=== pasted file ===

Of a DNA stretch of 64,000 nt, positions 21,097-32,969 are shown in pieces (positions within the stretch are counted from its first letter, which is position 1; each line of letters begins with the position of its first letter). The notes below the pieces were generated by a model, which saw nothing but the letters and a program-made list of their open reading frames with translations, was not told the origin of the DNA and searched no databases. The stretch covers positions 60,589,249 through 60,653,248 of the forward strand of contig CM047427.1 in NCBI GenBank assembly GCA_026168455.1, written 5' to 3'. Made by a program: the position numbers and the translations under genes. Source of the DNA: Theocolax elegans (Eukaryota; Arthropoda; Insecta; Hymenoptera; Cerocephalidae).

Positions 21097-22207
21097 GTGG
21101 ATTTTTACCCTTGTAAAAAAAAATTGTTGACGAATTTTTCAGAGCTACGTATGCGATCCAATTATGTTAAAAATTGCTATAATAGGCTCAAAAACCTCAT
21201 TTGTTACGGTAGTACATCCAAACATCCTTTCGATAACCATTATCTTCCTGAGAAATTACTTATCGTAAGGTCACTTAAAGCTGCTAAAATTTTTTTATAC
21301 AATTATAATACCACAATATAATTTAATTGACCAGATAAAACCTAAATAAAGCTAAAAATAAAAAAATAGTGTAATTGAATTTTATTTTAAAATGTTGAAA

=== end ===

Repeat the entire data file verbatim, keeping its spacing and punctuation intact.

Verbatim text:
Of a DNA stretch of 64,000 nt, positions 21,097-32,969 are shown in pieces (positions within the stretch are counted from its first letter, which is position 1; each line of letters begins with the position of its first letter). The notes below the pieces were generated by a model, which saw nothing but the letters and a program-made list of their open reading frames with translations, was not told the origin of the DNA and searched no databases. The stretch covers positions 60,589,249 through 60,653,248 of the forward strand of contig CM047427.1 in NCBI GenBank assembly GCA_026168455.1, written 5' to 3'. Made by a program: the position numbers and the translations under genes. Source of the DNA: Theocolax elegans (Eukaryota; Arthropoda; Insecta; Hymenoptera; Cerocephalidae).

Positions 21097-22207
21097 GTGG
21101 ATTTTTACCCTTGTAAAAAAAAATTGTTGACGAATTTTTCAGAGCTACGTATGCGATCCAATTATGTTAAAAATTGCTATAATAGGCTCAAAAACCTCAT
21201 TTGTTACGGTAGTACATCCAAACATCCTTTCGATAACCATTATCTTCCTGAGAAATTACTTATCGTAAGGTCACTTAAAGCTGCTAAAATTTTTTTATAC
21301 AATTATAATACCACAATATAATTTAATTGACCAGATAAAACCTAAATAAAGCTAAAAATAAAAAAATAGTGTAATTGAATTTTATTTTAAAATGTTGAAA